The first president to die in office and have it broadcast to millions instantly was Warren G. Harding in 1923. He was taking a whistle stop tour on a train across America and was in California at the time of his demise. He was only 58 years old, healthy and robust. His wife was with him on the tour. Presidents are really first just men, then presidents. Harding was a womanizer and had many flings, some inside the White House.
Harding collapsed and died after eating supper with his wife on the train. The circumstances were suspicious as to cause of death. Anyway, his death was announced to the nation via radio and instantly everybody knew the president was dead.
When I was young, we had a floor model radio in the living room and it was wonderful. Every Sunday morning I would go out and get the funny papers and spread them out on the floor in front of the radio and Mayor LaGuardia of New York City would read me, and the other children of America, the funny papers. It had a profound effect on my reading ability. My folks never had to read me the funny paper as the Mayor of New York had done it.
When we advanced to two radios in the house, the second was a table model in the kitchen. One morning my daddy went into that room and the radio blared out a loud blast of Mozart, nearly scaring him to pieces, causing him to drop the load he was carrying.
Then, in 1948, more airwaves had been developed and television was born to the public, almost crowding out the radio waves, but not quite. Radio had been ingeniously reworked to go into the automobiles. Before that, the motion of the car had caused the radio reception to be inaudible.
Radio wasn’t vanishing. It tried to offer more service-oriented programs such as traffic conditions and weather reports. In the 1950s also came the appearance of the disc jockey with a program of his own, which was very popular to the public.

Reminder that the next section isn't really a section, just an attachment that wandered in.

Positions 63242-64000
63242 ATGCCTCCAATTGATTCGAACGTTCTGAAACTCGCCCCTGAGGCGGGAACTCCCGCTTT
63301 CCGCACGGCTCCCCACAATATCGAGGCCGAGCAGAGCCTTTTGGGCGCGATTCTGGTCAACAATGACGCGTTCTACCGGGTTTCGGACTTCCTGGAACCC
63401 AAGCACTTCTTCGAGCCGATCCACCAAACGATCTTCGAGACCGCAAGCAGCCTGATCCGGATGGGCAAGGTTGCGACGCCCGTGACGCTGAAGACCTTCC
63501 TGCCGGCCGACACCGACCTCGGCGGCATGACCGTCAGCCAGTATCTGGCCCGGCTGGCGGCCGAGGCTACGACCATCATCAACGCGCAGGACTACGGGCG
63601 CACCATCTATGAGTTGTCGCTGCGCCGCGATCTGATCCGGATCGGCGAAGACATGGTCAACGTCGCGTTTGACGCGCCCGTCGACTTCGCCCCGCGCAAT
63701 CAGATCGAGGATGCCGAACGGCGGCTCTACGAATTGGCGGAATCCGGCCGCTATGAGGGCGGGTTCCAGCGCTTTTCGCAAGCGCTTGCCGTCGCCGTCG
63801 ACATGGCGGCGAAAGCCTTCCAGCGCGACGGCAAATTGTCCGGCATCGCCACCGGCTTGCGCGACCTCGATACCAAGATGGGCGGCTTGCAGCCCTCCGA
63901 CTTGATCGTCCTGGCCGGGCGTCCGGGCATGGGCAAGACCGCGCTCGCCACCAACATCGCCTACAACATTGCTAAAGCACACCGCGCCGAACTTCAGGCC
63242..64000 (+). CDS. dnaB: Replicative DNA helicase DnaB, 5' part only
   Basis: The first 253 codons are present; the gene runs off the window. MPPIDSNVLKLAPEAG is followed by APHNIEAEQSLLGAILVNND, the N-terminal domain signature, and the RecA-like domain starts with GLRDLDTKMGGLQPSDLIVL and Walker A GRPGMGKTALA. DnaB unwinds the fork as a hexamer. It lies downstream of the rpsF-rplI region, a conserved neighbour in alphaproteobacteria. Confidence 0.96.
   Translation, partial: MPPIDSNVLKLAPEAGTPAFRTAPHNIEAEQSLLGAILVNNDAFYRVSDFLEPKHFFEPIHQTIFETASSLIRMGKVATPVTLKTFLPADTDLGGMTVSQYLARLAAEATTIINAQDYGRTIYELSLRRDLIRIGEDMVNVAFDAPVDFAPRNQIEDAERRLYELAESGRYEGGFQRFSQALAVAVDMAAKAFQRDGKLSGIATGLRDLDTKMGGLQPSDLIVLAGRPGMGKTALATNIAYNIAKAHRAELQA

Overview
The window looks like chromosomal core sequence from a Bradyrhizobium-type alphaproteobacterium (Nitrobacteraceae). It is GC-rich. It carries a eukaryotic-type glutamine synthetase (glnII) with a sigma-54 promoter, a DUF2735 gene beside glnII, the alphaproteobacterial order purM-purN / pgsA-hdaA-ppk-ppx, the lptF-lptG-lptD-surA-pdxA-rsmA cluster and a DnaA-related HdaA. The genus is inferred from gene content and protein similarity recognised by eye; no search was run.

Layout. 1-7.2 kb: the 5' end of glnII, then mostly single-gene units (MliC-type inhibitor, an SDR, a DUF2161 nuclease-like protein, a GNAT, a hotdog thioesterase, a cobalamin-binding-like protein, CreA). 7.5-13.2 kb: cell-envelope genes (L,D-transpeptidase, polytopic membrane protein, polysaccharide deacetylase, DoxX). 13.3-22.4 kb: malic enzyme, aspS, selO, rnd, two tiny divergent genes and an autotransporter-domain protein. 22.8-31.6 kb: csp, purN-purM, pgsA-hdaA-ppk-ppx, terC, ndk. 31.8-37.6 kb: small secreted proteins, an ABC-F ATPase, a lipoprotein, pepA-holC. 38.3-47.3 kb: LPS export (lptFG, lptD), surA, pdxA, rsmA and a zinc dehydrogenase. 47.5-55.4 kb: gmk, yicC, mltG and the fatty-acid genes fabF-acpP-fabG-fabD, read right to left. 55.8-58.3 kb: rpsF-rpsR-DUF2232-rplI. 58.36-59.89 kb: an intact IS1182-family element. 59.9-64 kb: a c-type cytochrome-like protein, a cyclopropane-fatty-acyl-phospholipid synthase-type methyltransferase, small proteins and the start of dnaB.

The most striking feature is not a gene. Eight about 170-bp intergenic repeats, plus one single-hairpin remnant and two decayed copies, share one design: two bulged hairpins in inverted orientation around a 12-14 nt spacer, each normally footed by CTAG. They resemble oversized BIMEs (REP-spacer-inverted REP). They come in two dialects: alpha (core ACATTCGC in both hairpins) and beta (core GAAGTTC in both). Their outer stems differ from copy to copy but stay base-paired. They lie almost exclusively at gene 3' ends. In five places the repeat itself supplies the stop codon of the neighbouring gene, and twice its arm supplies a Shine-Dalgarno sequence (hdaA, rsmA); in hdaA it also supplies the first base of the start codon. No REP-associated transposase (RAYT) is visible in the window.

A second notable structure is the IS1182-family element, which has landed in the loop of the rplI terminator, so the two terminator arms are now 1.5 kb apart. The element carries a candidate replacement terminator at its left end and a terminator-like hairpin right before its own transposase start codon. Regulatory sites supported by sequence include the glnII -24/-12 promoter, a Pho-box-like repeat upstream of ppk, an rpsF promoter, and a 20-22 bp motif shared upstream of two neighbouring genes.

Then, in 1957, another fantastic era of history was born. The computer had become the hub of a vast network of remote stations feeding information into billions of places every second of every day, changing the way of thinking, of education and altered our way of living.
The difference between AM and FM radio is that AM are call letters for “Amplitude Modulation.” Its frequency is low and full of static and consequently the sound waves do not travel as far as FM. FM stands for “Frequency Modulation” and its sound waves are higher than AM and the static has been eliminated. It travels long distances, even around the world. FM signals have a great advantage over AM signals. Both signals are susceptible to slight changes in amplitude.
Swanee’s Good News Happy Hour
On Swanee’s Good News Happy Hour this week, guests will be Highway Commissioner Bill Minor to tell us about the state of our roads. Then international lawyer, David Person will talk about “mediation.” Dr. Mike Thompson will bring his guitar to sing for us. Be sure and tune in on WKRA AM on Thursday at 3 p.m. until 4 p.m. The show will be repeated on Saturday mornings at 10 a.m.
At the museum we have written a series of books on the history of all sections of Marshall County including Holly Springs, Byhalia, and Potts Camp. They are full of old photographs and each has a section of 300 indigenous recipes for you cookbook recipe collectors. We call it the “Windows Series.”
Windows One is about the beautiful architecture of Holly Springs. The second is on the history of Holly Springs. The third is on the history of southeast Marshall County and Potts Camp. Number four is the history of Byhalia and southwest Marshall County. Number five is the history of north Marshall County from Chewalla to Byhalia and back.
All are beautiful, incredible, interesting and waiting to go in your library.